quality of life for countless others. Beyond the infants, children, and adolescents directly affected, the benefits of research extend to the families, friends, and communities who love and care for them.
Since the 1950s, research has led to polio, measles, and other vaccines that have dramatically cut child deaths, disability, and discomfort from communicable diseases (CDC, 1999). Similarly, many premature babies with underdeveloped lungs who once would have died now survive with the use of mechanical ventilators and surfactants (substances that make breathing easier). Statistical analyses of clinical trial data have suggested a 30 to 40 percent absolute decrease in the number of deaths among affected infants after the adoption of surfactant therapy (Jobe, 1993). With improved therapies, the rate of mortality from acute lymphocytic leukemia (formerly called acute lymphoblastic leukemia) dropped by 65 percent between 1975 and 1999 for children under age 20 years (Ries et al., 2003).
Children and their families have also benefited from research identifying the unanticipated harms or ineffectiveness of what were once standard therapies. For example, in the 1940s and early 1950s, an epidemic of blindness occurred among premature newborns who were routinely treated with high-dose oxygen, which at that time was almost universally viewed as reducing the risk of anoxic brain injury (Silverman, 1977). Three controlled clinical trials demonstrated oxygen’s toxic effects on the developing retina (James and Lanman, 1976). Another once widely used practice that long-term follow-up studies showed to be dangerous was irradiation for purported thymus enlargement in young children (see, e.g., Shore et al., 1985, 1993).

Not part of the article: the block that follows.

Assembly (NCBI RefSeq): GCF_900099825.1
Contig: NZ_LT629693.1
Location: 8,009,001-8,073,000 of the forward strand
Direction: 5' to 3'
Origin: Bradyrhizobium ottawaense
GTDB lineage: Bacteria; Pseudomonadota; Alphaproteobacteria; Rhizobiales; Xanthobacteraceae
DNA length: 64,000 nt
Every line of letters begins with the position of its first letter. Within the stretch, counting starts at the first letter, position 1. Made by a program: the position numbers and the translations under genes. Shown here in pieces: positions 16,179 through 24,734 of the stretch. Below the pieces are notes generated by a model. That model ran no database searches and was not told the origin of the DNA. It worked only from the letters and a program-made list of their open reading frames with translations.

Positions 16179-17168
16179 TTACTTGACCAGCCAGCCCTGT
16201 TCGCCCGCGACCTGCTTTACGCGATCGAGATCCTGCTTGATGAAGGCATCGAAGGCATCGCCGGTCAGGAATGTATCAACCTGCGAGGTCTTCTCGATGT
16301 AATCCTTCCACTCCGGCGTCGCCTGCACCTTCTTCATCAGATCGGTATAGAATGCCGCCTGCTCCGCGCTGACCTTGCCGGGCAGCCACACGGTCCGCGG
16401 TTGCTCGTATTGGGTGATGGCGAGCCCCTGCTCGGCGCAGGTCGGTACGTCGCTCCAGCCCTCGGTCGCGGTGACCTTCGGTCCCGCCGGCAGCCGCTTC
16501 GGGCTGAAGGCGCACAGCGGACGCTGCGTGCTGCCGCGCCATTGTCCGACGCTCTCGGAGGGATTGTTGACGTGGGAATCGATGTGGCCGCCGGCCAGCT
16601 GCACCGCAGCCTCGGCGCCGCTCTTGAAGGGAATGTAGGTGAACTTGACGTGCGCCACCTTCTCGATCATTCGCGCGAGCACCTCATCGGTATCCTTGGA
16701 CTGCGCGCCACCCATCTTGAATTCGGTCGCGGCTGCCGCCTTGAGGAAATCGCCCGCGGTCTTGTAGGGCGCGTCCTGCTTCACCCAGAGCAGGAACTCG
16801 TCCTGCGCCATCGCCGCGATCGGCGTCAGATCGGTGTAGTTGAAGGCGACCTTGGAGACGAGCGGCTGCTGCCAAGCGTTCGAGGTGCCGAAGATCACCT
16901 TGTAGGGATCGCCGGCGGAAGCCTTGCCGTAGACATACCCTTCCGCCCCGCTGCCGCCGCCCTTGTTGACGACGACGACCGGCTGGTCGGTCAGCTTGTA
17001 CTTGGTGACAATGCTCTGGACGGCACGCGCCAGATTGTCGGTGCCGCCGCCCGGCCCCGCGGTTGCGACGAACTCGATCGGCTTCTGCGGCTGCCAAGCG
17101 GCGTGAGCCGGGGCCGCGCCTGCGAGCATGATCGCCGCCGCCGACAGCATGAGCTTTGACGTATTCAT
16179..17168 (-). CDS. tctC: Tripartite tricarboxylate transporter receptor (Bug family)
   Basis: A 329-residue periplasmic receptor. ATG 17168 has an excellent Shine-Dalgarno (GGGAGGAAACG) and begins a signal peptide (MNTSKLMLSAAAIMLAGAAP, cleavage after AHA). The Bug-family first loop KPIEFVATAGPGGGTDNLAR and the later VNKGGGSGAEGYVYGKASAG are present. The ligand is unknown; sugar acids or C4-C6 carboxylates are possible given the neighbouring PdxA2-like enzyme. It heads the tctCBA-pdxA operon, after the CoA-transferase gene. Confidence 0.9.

Despite many advances, pediatricians have argued that infants, young children, and adolescents have not shared equally with adults in the achievements of biomedicine (see, e.g., AAP, 1977, 1995). Most attention has focused on pharmaceutical research. Surveys of the Physician’s Desk Reference (a comprehensive guide to pharmaceuticals that includes prescribing information) found in 1973 and again in 1991 that approximately 80 percent of the medications listed had no prescription information for children (Wilson, 1975; Gilman and Gal, 1992; both cited in AAP, 1995). These analyses did not assess which drugs were realistically candidates for use with children, but they nonetheless suggested an information gap for clinicians and families who were searching for safe and effective medications for sick children. This information gap leaves physicians with the choice of not prescribing such medications for children (and thus potentially undertreating them) or using the medications based on their or their colleagues’ experience and judgment about whether and how data from studies with adults might apply to children of different ages.
In fact, children differ physiologically from adults in myriad ways that can affect how drugs work in the body. Extrapolation based on adult drug